In this Q&A, we have attempted to cover some of your most frequently asked questions on the UK Equality Act 2010. This is not intended to be a comprehensive guide of the new provisions, so if you would like further information, please do not hesitate to contact us.
The Equality Act 2010 has been in the press a lot recently. Should we already have taken steps to ensure that our systems are in compliance with it?
The Equality Act 2010 (“the Act”) received Royal Assent in April, just before the general election and after a period of intense discussion and debate. The new coalition government has recently announced that most of the Act’s provisions are due to take effect, as planned, from October 2010. However, despite this, questions remain over the more controversial provisions, such as the socio economic duty, gender pay reporting and positive action.
Employers need to act now in order to prepare for the Act, and the action we recommend is set out at the end of this note. As regards those provisions of the Act where a question mark remains, there is no need to jump the gun – keep a close eye on developments, but be prepared to act as soon as any announcements are made.
I’ve heard that the Act makes it easier for employees to show they have suffered disability discrimination. Is this true?
The Act introduces some significant changes in the law concerning disability discrimination, and the government has said that these will come into force in October. The changes have come about because of a recent decision of the House of Lords (London Borough of Lewisham v Malcolm (2008)), which rendered the existing protections against disability-related discrimination inadequate. The changes make it easier for people to show they are disabled and are protected by disability discrimination law. Two new types of disability discrimination are recognised as unlawful by the Act:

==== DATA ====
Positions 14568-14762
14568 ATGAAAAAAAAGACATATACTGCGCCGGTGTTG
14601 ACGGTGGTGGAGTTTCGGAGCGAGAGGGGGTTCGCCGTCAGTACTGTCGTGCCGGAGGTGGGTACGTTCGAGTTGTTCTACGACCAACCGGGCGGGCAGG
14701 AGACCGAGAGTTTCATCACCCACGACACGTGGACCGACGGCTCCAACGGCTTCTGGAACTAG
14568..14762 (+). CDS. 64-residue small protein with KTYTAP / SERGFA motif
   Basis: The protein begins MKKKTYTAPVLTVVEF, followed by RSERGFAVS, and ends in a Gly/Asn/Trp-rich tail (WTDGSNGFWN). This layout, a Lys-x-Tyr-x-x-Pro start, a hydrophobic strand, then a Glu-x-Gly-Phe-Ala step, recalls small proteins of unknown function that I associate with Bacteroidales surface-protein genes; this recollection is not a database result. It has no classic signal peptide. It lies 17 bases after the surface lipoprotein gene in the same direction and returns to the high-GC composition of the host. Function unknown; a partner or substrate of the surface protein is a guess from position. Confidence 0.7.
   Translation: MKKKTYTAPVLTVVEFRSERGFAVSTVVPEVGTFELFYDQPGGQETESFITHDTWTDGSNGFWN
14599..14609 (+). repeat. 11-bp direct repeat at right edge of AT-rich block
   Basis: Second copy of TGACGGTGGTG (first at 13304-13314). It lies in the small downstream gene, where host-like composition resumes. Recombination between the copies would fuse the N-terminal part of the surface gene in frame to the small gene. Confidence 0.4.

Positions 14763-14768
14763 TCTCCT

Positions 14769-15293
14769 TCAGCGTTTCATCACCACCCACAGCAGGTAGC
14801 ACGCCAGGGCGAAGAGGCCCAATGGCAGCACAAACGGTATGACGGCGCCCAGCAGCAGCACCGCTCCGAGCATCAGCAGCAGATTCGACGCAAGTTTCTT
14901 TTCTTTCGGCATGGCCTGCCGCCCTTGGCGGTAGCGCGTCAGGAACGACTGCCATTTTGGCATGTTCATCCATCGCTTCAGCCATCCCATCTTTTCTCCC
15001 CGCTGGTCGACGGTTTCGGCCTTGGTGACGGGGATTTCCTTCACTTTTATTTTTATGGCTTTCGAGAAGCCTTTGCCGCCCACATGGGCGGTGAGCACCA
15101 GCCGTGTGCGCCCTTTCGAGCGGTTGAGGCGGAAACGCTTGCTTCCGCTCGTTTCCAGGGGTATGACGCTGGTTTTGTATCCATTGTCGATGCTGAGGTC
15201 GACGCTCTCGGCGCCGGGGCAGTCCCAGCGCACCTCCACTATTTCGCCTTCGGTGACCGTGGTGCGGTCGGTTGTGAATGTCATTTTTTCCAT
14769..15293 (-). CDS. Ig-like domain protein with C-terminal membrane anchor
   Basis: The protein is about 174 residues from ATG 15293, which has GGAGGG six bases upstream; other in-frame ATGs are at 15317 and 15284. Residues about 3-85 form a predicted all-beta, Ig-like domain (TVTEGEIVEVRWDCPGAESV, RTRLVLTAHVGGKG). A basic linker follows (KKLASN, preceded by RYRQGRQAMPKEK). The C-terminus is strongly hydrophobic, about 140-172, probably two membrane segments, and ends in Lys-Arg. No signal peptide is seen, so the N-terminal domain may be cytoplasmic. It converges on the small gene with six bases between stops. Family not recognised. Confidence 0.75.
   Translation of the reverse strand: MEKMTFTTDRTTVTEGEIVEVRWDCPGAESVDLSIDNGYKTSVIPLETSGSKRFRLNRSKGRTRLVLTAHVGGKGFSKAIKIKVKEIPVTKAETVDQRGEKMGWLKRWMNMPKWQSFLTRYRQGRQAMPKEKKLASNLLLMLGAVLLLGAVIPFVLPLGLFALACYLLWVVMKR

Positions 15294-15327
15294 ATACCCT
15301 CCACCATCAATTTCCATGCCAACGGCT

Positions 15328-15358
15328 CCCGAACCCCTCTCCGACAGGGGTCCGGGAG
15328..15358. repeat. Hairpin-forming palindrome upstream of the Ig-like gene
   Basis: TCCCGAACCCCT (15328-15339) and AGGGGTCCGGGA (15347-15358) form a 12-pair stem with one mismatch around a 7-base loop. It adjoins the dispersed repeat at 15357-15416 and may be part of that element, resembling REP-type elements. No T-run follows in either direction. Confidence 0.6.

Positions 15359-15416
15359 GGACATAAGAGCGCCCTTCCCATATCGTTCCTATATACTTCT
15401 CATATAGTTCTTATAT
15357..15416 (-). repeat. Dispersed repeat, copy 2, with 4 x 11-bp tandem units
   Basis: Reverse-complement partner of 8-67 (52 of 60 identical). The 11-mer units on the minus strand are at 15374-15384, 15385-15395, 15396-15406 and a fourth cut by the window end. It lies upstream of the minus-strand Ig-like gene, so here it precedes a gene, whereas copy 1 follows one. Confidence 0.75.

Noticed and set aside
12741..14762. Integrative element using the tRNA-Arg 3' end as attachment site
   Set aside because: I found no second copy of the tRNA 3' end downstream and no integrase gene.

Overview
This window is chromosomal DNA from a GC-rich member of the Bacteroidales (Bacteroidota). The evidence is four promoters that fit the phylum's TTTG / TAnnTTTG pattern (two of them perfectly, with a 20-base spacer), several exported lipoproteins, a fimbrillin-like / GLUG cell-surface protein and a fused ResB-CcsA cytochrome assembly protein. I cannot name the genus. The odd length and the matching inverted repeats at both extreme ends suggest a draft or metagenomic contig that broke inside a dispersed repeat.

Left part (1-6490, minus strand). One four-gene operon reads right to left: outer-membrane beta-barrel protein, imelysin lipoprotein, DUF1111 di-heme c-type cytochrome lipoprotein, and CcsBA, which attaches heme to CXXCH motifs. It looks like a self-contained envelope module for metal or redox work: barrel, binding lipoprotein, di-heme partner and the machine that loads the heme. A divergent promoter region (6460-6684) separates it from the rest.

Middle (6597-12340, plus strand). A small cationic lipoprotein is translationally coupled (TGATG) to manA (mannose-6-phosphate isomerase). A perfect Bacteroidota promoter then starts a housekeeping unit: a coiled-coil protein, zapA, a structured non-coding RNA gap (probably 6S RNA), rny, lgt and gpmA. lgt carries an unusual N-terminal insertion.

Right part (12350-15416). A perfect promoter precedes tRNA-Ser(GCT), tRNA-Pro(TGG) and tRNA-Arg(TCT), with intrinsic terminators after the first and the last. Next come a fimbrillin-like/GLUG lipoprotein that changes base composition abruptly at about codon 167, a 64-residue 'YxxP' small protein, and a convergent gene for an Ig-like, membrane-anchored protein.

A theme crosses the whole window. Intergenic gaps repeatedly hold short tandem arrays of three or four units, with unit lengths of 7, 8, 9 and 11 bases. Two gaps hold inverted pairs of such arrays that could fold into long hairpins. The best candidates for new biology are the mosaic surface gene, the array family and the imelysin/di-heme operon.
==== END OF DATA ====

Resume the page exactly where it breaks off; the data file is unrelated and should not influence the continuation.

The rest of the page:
- Indirect discrimination – under Section 19 of the Act, a person will be indirectly discriminated against if the employer applies a “provision, criterion or practice” that puts people sharing that person’s specific disability, at a particular disadvantage. This means, for example, that a job applicant or an employee with dyslexia could claim that a rule that employees must be able to type at a certain speed disadvantages people with dyslexia. Unless the employer can justify this, it would be unlawful.
- Discrimination arising from disability – under Section 15 of the Act, an employer discriminates against a person when it treats that person less favourably, not because of the disability itself, but because of something arising “in consequence of that person’s disability,” such as the need to take a period of disability-related absence. For this type of discrimination to occur, the employer must know, or reasonably be expected to know, that the disabled person has a disability. This type of discrimination will be easier for an employee to show since there will be no need to make a comparison with a person who does not have a disability (as is currently the position). It will, however, be possible for an employer to defend a claim by showing that the treatment is justified as being a proportionate means of achieving a legitimate aim.
Some aspects of disability discrimination law are not changed by the Act. For example, the Act still requires employers to make reasonable adjustments for disabled employees and does not change the extent to which these are required. However, it may be necessary to review your organisation’s policies to ensure that they are up to date and compliant with the current interpretation of “reasonable adjustments.” It will also be advisable to review your policies and practices to ensure that they cover the new definitions of disability discrimination referred to above.